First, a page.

Proper planning responsible for Canada gold medal, Mabo tells NFF
Former coach of Super Falcons, Ismaila Mabo, has said that Canada’s gold medal winning feat at the Tokyo 2020 Olympics women football was a conscious effort by the Canadian Soccer Association to succeed in female football despite not being at the maiden World Cup.
Canada, on Friday, beat favourites, Sweden 3-2, on penalties after the match had ended 1-1 in regulation time. The Canadian women, who first appeared in a major tournament at the 1995 FIFA Women’s World Cup in Sweden, where they drew a match and lost two in their group as they failed to advance to the next round.
Speaking to The Guardian yesterday, Mabo said for a country that was not part of the maiden Women World Cup in China, where Nigeria was part of, to now win a gold medal at the Olympics, shows their impactful progress in female football over the years and how stagnated our female football has become.
“If you are talking about comparing our female football with that of the Canadians, everybody will agree with me that the standard of our female football is nothing to write home about because the Super Falcons and the other female national football teams have not being doing well. We have to be frank with ourselves.
“The NFF should do something drastic to restore our pride and revive female football. That is my advice to them because our administrators are not doing well, at all, honestly speaking. Canada was nowhere to be found when we took part in the maiden Women World Cup in China in 1991 and see where they are now.
“For them to have won the gold medal in the women football event at the Tokyo 2020 Olympics means they have made a tremendous progress and this doesn’t come by luck, it is through proper planning,” he said, adding that the little contributions made by him and others have been rubbished with the downward slide female football is experiencing now.
“Let me be frank with you, the current NFF doesn’t care about our female national teams. Instead of us progressing, we are moving two steps backward. That is the truth and something has to be done drastically now to regain our pride in the world.
“I will not be surprised if some other African countries apart from Ghana, Cameroun and even South Africa catch up with us because these countries are really coming up. Zambia did very well at the Tokyo 2020 Olympics and they are also coming up.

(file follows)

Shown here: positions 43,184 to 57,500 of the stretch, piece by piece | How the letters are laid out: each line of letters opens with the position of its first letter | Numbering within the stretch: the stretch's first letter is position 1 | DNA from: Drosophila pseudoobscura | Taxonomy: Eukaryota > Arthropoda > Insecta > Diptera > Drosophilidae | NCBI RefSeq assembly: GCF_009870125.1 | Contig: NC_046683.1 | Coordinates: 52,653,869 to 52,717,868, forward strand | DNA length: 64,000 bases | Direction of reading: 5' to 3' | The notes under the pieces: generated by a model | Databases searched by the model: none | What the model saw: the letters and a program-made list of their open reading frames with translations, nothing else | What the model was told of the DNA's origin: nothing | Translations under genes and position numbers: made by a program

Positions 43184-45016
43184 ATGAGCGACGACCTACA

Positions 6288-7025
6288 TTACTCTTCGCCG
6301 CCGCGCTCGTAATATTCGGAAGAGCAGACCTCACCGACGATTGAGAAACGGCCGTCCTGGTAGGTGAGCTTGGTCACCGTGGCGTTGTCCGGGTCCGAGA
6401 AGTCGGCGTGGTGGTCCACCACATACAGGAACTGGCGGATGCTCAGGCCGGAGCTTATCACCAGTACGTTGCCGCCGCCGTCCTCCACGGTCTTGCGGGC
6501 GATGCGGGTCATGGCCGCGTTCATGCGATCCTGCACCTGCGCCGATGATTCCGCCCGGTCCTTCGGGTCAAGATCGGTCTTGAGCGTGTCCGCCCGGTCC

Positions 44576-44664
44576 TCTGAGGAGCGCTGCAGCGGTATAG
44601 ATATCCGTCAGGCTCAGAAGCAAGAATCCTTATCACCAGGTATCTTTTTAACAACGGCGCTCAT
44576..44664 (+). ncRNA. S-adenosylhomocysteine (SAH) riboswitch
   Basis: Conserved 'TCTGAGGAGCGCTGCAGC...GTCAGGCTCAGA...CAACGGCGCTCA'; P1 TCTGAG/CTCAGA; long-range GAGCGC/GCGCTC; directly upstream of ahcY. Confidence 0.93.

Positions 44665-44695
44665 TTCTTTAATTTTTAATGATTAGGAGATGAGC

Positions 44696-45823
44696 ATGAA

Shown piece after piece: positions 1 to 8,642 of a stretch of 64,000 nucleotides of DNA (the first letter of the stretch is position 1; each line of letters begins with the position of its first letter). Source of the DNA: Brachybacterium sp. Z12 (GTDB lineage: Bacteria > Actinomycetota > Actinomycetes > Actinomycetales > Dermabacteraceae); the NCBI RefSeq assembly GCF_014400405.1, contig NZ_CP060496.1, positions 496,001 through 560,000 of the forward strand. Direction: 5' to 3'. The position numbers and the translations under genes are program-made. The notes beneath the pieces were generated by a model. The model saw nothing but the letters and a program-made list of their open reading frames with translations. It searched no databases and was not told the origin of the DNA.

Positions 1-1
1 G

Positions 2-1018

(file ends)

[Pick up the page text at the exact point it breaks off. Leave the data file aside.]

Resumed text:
“But for us, the standard of our female football is dwindling and is like nobody cares about it anymore. All we now do is to assemble these girls in a hurry each time there are matches and at the end of the day when we fail to qualify, we shift the blame on these innocent girls instead of the administrators.
“The standard of preparation now is not as it was in the days of the late Coach Paul Hamilton and Jossy (Joseph Ladipo) of blessed memories and the rest of us. Back then, the standard of women football was very high and on the rise, but now, it has fallen drastically. I felt terribly bad when I heard we were not going to the Olympics. To me, the shock was like when you start building a house with your brothers and sisters and then somewhere along the line, your brothers began to show signs of unseriousness and then the building you started with them could not be continued. How do you think I will feel?
“This is where we have found ourselves in the country and we say Nigeria belongs to all of us. I have given my own contribution to the growth of female football not only in the country, but also in Africa. Up till date, nobody has equalled my record.
“I remain the best coach in Africa whether anybody likes it or not. I took Nigeria’s women to the quarterfinals of the World Cup in the United States and at the Olympic Games in Greece. If the Super Falcons or any of the female national teams is not doing well, then I have the right to feel very bad about it. Our preparations for major competitions have been abysmal and we need to change that. To me, it because of this attitude that we failed to qualify for the Tokyo 2020 Olympics in Japan,” he stated.
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